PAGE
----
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Euclid's Definition

In the words of Euclid:

And in any parallelogrammic area let any one whatever of the parallelograms about its diameter with the two complements be called a gnomon.

(The Elements: Book $\text{II}$: Definition $2$)


It can also be intuitively defined as a parallelogram with a similar parallelogram taken out of the corner.

Linguistic Note

The word gnomon is a Greek one, generally meaning marker or indicator (literally: a thing that enables something to be known), and specifically meaning the piece of a sundial that casts the shadow.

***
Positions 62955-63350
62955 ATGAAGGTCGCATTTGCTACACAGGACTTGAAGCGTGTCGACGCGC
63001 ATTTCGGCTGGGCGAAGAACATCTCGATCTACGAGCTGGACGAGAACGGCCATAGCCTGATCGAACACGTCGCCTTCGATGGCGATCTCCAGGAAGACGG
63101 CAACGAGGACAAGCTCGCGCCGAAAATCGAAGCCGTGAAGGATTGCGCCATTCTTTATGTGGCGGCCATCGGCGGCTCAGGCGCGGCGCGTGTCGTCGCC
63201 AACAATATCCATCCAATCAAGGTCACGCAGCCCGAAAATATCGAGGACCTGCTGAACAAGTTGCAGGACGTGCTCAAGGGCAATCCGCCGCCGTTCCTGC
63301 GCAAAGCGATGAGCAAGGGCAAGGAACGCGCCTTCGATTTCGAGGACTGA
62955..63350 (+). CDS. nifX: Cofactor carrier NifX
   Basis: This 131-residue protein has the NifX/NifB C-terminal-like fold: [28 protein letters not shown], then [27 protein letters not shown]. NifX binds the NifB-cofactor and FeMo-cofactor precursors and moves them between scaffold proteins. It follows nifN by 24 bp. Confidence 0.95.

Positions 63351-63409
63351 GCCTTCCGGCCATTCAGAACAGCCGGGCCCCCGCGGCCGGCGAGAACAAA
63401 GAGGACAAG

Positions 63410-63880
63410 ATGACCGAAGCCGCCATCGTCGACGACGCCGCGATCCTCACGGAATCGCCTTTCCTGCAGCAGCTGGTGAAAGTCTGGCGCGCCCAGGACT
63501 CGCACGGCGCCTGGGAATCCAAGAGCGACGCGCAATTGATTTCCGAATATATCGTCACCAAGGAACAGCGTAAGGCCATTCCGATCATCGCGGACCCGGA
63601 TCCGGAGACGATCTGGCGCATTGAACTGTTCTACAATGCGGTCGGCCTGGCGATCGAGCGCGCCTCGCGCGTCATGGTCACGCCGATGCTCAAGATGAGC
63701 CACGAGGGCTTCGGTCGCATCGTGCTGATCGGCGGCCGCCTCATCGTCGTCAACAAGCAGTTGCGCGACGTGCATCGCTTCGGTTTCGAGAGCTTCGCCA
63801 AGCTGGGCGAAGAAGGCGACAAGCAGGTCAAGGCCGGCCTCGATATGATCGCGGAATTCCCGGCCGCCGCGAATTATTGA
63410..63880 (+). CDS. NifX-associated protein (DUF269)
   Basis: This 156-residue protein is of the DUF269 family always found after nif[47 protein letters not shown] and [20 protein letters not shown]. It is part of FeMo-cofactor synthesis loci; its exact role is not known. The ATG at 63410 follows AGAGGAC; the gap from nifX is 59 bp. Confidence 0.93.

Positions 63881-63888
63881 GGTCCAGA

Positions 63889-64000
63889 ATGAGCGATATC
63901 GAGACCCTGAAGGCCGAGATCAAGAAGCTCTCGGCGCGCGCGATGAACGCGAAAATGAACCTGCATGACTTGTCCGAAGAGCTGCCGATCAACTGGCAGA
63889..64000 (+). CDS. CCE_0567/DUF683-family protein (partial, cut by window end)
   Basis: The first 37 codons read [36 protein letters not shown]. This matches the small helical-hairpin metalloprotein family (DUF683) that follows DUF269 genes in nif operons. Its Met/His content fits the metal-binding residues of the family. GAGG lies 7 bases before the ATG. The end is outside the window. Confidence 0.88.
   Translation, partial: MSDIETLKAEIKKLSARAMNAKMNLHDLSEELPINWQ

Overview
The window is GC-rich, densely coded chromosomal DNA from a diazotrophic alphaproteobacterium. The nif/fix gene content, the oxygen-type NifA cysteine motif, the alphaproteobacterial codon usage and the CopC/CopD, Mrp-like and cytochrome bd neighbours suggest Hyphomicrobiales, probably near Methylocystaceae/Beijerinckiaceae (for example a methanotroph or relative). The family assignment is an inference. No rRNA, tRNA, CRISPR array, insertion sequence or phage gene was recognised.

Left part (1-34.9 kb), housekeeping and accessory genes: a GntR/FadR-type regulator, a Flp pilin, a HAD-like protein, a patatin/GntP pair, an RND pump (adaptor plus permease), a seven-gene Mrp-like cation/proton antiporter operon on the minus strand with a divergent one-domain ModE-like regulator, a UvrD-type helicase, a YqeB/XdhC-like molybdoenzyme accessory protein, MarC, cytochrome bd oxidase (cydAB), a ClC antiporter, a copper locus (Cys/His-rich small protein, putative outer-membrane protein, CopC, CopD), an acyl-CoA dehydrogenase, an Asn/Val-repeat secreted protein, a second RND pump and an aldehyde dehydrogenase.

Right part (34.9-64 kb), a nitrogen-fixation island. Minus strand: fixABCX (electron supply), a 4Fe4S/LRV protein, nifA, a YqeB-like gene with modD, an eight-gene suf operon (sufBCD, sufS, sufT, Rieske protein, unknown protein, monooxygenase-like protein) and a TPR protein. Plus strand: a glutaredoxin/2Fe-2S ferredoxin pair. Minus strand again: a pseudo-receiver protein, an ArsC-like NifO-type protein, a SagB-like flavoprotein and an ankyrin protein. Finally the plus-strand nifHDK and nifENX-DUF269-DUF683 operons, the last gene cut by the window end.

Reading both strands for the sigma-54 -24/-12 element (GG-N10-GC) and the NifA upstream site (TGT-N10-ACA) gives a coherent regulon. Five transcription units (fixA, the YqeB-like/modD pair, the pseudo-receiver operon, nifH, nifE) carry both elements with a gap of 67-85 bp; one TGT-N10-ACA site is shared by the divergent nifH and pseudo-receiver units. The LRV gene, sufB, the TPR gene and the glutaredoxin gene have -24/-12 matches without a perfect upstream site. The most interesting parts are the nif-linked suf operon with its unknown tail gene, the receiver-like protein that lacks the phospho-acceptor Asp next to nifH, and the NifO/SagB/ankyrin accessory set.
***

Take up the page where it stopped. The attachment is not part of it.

Some sources interpret gnomon to mean carpenter's square.

The words gnostic and agnostic come from the same root.

The word is nowadays rarely (if ever) encountered outside the works of Euclid; specifically, The Elements.